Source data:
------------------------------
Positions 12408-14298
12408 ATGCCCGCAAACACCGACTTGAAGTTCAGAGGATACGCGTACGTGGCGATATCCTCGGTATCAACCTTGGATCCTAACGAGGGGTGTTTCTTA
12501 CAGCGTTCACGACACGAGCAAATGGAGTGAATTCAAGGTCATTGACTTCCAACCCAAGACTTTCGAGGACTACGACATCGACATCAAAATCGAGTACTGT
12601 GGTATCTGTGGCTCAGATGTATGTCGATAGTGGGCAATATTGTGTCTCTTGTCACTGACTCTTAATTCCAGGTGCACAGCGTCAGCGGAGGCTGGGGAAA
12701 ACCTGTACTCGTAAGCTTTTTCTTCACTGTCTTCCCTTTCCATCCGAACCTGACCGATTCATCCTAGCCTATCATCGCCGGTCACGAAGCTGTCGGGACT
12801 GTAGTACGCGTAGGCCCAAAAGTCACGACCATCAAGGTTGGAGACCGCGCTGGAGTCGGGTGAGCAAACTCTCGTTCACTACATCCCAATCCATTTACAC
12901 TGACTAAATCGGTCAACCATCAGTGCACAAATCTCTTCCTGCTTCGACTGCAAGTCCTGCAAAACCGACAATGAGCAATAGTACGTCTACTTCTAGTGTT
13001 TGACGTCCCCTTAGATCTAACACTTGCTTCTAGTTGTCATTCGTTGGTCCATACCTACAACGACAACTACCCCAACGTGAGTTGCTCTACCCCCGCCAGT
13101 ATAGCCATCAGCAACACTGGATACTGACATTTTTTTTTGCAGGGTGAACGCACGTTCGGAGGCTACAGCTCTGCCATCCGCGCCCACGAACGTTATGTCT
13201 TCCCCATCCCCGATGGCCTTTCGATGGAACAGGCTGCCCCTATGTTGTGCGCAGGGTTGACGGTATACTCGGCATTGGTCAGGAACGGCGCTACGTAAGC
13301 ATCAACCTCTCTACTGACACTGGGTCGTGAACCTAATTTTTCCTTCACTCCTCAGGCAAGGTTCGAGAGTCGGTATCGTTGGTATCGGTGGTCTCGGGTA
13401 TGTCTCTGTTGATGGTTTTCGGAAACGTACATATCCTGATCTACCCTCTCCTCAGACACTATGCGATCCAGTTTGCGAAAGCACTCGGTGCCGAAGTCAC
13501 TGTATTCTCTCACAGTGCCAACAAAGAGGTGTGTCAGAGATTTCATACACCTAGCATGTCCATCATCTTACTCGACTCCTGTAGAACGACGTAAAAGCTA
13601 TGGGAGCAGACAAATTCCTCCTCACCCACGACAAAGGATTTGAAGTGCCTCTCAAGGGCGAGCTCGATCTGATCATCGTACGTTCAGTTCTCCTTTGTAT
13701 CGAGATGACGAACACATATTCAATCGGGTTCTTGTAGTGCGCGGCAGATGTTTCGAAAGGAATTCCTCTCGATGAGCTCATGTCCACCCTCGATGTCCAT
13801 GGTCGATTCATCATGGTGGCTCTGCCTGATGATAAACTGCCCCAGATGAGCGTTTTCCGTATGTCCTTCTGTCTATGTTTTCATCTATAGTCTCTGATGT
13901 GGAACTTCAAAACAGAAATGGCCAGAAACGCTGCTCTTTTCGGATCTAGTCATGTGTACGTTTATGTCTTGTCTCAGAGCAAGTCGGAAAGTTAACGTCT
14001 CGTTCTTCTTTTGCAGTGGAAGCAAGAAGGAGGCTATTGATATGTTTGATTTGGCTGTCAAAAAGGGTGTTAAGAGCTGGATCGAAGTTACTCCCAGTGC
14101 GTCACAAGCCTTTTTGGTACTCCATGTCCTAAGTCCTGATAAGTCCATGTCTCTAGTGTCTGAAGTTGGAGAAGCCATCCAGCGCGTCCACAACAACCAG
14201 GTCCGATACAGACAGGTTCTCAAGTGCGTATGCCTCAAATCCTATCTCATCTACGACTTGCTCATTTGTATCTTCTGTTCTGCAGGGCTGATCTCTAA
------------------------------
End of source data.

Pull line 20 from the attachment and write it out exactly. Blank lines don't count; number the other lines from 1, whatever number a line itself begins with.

14201 GTCCGATACAGACAGGTTCTCAAGTGCGTATGCCTCAAATCCTATCTCATCTACGACTTGCTCATTTGTATCTTCTGTTCTGCAGGGCTGATCTCTAA